CROSS REFERENCE TO RELATED APPLICATIONS This invention is a continuation-in-part application of application No. 486,392 filed Sept. 10, 1965, now abandoned, by John E. Karlson.
FIELD OF THE INVENTION This invention is directed to tubular structures through which microwave energy passes and in particular, to m crowave antennas.
DESCRIPTION OF THE PRIOR ART Presently, the state of the art includes the broad concept of applying the critical geometrical design of the invention; i.e., the tapered aperture, in a coupling chamber for loud speakers. This advance is disclosed in Patent 2,816,659 issued on Dec. 17, 1957, to John E. Karlson. The Karlson patent (2,816,659) is directed to providing a design for coupling chambers having acoustical application which chamber incorporates the critical geometry of the subject tapered aperture. The utility of providing a tapered aperture in a pipe through which sound waves are passing is explained as is the theory of the phenomenon occurring as sound waves pass through the tapered aperture.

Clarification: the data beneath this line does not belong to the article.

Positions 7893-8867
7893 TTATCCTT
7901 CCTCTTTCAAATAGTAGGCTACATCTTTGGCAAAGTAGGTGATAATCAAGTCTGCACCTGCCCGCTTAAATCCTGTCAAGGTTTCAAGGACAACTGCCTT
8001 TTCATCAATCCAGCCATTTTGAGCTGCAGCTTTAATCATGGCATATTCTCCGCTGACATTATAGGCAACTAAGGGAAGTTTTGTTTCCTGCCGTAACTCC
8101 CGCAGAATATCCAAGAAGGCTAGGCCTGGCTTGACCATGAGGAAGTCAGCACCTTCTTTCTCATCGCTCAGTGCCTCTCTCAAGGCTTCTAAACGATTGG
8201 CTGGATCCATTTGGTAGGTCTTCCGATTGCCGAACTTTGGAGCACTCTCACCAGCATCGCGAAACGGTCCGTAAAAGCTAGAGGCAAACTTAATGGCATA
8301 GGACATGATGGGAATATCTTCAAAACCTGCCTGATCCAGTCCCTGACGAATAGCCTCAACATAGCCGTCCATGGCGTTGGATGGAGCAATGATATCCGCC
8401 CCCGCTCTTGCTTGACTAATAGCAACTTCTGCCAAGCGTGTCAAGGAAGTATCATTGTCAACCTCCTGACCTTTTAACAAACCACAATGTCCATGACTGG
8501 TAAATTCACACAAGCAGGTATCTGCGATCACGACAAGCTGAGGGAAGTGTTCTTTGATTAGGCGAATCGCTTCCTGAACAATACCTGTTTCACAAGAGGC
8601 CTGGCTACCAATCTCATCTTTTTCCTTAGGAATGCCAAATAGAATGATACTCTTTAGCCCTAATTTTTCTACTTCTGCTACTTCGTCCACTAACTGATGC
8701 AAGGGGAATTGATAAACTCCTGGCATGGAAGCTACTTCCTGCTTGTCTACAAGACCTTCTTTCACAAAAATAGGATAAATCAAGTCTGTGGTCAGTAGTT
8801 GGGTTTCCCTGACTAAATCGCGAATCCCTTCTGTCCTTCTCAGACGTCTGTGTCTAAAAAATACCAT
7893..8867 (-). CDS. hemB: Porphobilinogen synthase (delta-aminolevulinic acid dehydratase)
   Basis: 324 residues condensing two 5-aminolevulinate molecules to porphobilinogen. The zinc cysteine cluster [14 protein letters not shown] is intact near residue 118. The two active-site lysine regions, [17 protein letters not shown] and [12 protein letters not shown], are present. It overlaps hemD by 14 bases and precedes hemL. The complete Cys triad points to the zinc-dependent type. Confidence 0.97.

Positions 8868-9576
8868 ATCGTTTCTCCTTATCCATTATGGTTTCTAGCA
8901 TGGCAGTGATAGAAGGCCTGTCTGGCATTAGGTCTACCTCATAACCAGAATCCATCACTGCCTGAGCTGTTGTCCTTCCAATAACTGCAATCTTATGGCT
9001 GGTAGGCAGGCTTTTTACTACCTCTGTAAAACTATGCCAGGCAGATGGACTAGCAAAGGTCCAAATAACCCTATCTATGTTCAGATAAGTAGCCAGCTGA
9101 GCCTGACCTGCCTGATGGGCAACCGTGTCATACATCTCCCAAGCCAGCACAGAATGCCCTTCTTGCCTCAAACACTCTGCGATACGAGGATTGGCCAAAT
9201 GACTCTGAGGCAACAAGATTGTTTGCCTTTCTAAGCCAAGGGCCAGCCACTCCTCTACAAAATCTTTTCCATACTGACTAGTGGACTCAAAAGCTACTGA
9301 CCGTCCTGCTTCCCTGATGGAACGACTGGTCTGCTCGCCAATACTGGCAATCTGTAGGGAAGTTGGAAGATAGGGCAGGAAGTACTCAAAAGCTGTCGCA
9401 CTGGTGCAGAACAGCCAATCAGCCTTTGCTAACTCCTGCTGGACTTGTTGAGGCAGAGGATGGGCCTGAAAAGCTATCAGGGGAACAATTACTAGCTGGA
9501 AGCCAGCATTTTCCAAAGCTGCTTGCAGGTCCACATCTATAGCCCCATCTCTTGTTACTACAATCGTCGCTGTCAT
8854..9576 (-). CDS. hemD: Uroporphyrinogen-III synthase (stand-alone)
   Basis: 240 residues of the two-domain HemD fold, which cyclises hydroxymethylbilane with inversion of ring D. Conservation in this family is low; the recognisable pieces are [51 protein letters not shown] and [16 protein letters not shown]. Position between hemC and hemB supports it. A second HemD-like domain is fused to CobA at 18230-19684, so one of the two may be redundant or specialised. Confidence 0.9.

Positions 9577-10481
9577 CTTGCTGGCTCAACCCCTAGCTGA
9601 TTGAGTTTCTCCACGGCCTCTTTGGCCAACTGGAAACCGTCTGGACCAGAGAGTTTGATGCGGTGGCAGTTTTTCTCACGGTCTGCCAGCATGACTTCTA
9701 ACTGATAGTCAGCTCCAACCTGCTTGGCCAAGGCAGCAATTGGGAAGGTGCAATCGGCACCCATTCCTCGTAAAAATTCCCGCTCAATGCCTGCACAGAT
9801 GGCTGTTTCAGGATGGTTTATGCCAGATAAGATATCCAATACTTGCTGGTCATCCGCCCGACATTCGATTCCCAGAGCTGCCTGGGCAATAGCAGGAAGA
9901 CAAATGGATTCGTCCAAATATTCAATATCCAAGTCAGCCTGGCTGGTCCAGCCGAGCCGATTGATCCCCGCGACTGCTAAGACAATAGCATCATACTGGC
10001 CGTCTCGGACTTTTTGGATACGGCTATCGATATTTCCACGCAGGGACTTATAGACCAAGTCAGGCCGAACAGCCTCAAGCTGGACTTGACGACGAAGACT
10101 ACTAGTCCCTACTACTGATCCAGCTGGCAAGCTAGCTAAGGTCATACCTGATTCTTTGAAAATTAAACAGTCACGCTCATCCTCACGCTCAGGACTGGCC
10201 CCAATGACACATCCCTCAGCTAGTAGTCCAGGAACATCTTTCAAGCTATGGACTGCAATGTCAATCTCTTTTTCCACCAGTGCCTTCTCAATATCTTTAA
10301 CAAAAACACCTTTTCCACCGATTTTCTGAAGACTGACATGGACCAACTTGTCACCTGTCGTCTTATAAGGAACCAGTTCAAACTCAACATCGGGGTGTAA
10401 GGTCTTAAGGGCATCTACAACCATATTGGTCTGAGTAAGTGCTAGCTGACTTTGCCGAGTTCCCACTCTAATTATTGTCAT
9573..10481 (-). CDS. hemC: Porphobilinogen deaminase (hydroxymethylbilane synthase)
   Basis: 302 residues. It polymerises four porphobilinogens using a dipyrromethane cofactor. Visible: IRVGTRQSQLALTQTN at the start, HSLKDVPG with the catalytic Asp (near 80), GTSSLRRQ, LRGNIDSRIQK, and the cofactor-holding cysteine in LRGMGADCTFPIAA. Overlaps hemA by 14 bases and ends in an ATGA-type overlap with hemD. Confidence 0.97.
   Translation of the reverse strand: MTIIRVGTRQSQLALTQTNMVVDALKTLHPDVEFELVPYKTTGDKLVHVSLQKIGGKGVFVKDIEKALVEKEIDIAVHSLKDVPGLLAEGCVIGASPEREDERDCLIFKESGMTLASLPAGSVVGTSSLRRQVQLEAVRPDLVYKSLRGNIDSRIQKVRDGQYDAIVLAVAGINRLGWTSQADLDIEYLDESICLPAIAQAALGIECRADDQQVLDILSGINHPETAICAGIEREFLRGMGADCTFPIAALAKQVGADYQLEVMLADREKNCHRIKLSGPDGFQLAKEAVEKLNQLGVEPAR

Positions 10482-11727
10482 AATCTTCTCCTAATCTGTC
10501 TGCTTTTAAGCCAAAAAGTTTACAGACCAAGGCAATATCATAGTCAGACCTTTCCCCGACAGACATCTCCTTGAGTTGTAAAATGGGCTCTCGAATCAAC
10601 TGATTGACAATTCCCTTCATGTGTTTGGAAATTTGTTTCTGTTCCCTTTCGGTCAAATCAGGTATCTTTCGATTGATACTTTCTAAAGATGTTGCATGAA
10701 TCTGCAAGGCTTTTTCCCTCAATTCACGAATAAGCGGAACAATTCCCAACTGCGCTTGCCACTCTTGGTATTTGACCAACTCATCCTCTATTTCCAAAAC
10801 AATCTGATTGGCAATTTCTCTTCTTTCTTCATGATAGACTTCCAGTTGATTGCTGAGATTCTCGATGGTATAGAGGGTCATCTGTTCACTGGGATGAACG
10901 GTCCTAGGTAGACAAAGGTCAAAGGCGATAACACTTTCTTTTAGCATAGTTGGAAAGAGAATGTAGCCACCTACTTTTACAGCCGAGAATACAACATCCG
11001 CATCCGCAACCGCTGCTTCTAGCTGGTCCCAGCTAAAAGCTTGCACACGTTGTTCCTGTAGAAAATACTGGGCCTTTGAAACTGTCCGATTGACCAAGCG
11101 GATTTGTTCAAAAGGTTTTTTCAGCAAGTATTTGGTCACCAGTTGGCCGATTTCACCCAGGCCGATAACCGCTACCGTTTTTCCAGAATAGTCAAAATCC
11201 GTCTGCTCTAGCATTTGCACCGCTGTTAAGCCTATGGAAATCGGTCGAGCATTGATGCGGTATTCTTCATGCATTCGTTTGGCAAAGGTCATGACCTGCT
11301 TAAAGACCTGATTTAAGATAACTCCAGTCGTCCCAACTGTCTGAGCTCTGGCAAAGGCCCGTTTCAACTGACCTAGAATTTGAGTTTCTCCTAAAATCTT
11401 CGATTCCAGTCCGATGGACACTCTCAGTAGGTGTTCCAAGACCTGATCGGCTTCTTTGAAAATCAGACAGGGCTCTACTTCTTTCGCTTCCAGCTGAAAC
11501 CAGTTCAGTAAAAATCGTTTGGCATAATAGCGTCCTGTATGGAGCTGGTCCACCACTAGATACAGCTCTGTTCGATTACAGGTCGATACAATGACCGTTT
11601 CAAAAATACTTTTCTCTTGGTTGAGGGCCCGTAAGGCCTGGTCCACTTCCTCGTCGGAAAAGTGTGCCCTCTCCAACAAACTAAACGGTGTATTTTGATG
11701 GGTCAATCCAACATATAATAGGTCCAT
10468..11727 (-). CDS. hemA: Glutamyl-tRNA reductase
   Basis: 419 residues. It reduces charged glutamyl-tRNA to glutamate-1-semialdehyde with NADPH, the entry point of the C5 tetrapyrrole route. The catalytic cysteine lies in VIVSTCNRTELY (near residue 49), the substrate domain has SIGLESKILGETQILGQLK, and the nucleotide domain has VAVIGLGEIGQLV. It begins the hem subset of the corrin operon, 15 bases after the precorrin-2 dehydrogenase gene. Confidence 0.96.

By experimentation, the inventor has found that microwave waveguide antennas can be provided with a tapered aperture similarly configured to the aperture used in acoustical coupling chambers to facilitate broad band operation and highly desirable dispersion patterns of microwave energy.